When you really tune into how you feel when you withhold your truth to protect yourself from conflict and loneliness, you will discover that honoring yourself by telling your truth, without blame or judgment, is deeply empowering. You will feel on top of repparttar 126260 world when you finally haverepparttar 126261 courage to speak your heartfelt truth when your intent is to support your own and others' highest good. Margaret Paul, Ph.D. isrepparttar 126262 best-selling author and co-author of eight books, including "Do I Have To Give Up Me To Be Loved By You?", "Do I Have To Give Up Me To Be Loved By My Kids?", "Healing Your Aloneness","Inner Bonding", and "Do I Have To Give Up Me To Be Loved By God?" Visit her web site for a FREE Inner Bonding course: or

Margaret Paul, Ph.D. is the best-selling author and co-author of eight books, including "Do I Have To Give Up Me To Be Loved By You?", "Do I Have To Give Up Me To Be Loved By My Kids?", "Healing Your Aloneness","Inner Bonding", and "Do I Have To Give Up Me To Be Loved By God?" Visit her web site for a FREE Inner Bonding course: or


Written by Dr. Jim Manganiello

Continued from page 1

In Part one of this article we learned that midlife is not a crisis; it’s a crossroads ofrepparttar soul. One road leads to what I callrepparttar 126237 “not-such-a-good-life” andrepparttar 126238 other to The Good Life.

The road torepparttar 126239 Good Life requires that we recognize and honor our soul’s call torepparttar 126240 Heart—to our innermost identity.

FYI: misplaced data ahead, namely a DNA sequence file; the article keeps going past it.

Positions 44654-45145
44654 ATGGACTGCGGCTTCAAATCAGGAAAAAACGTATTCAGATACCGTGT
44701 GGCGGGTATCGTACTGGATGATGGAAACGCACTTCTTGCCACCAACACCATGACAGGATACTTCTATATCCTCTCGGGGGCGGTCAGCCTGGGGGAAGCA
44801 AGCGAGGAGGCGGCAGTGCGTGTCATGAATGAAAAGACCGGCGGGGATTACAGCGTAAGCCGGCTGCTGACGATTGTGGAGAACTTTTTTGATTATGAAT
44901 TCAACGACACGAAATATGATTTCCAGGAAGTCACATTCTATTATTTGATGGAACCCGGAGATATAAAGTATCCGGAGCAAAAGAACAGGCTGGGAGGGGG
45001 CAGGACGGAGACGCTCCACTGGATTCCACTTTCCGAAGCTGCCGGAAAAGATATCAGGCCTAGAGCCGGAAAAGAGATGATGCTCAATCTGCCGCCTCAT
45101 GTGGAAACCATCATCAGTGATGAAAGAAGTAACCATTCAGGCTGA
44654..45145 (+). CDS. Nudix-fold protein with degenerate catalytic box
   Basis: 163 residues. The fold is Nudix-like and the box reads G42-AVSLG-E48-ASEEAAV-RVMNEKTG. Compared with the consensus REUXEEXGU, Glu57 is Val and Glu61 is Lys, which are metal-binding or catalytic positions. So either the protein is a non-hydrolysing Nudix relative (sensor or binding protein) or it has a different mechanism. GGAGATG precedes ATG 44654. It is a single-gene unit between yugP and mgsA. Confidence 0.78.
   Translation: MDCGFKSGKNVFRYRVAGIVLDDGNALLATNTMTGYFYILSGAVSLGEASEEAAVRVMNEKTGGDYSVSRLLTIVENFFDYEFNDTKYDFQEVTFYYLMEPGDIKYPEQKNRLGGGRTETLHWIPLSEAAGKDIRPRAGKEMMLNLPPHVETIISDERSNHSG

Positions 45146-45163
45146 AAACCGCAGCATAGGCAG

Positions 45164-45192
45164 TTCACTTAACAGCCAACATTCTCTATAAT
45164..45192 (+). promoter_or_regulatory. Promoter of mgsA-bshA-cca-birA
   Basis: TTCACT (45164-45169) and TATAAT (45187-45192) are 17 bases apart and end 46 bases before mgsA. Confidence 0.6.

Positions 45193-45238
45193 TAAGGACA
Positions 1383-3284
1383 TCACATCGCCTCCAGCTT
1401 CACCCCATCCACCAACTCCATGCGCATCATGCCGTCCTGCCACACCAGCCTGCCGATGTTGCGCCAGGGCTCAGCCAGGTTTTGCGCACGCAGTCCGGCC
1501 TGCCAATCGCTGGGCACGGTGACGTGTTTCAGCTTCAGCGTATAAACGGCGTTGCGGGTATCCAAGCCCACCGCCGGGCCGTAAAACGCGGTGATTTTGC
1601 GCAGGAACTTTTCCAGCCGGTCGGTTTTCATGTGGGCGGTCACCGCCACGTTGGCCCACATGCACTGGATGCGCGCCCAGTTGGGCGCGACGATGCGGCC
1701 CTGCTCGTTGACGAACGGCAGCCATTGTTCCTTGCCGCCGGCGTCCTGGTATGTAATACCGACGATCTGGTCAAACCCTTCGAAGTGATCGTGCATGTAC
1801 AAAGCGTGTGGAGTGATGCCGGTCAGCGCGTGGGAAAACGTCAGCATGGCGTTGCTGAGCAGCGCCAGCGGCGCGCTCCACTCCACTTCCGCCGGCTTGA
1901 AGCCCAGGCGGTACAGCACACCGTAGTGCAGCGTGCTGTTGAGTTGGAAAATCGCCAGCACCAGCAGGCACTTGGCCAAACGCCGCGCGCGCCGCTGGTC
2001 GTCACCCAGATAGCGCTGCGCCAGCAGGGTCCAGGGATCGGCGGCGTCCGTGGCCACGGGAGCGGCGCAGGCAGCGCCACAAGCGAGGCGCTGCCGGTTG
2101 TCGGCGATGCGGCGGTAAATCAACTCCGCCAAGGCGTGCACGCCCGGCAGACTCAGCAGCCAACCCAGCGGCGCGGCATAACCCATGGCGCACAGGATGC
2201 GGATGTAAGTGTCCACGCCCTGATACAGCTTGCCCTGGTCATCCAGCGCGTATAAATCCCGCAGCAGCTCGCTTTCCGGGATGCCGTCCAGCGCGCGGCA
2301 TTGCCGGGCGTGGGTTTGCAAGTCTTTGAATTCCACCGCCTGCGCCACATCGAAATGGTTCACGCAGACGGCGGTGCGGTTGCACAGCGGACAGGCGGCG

To respond to this call, we must getrepparttar 126241 knowledge andrepparttar 126242 tools to free ourselves from a conditioned identity that limits us to yesterday’s vision of who we are and that limits our vision of what our life can be.

If we fail to understand and properly negotiate midlife territory, we might become rigid and inflexible in an attempt to hold on tightly to what was.

This can result in a narrowing and constricting of our lives as we forfeitrepparttar 126243 opportunity to claim powerful options for growth that emerge during midlife.

We also can fail to properly negotiate midlife territory if we impulsively react torepparttar 126244 chaos and confusion it brings by making changes that we don't understand or that we’re not prepared for.

We might, for example, prematurely change jobs, leave a relationship, make risky investments, or embrace some glitzy philosophy in a not too well thought out gesture to make change. Too often this reactive approach leaves us washed up on a psychological shore that is empty of any depth or meaning.

Our surface identity seeks to find and cling to some sense of certainty that could keep it secure and safe.

We could say that when it travels, our surface identity likes to have an itinerary clearly and precisely mapped out. It does not like surprises. It even avoidsrepparttar 126245 scenic routes so that it can stay onrepparttar 126246 main road where everything is predictable.

Midlife can be a time when our old maps for life do not fitrepparttar 126247 territory that we find ourselves in.

As Dante put it in his Inferno,

Midway this way of life we're bound upon, I woke to find myself in a dark wood, Whererepparttar 126248 right road was wholly lost and gone.

Circumstances that can make us intensely aware of midlife turmoil are both internal and external.

The external ones include realities such asrepparttar 126249 physical evidence of our aging,repparttar 126250 death of our parents, our children leavingrepparttar 126251 nest andrepparttar 126252 closer view of our own death onrepparttar 126253 visible horizon.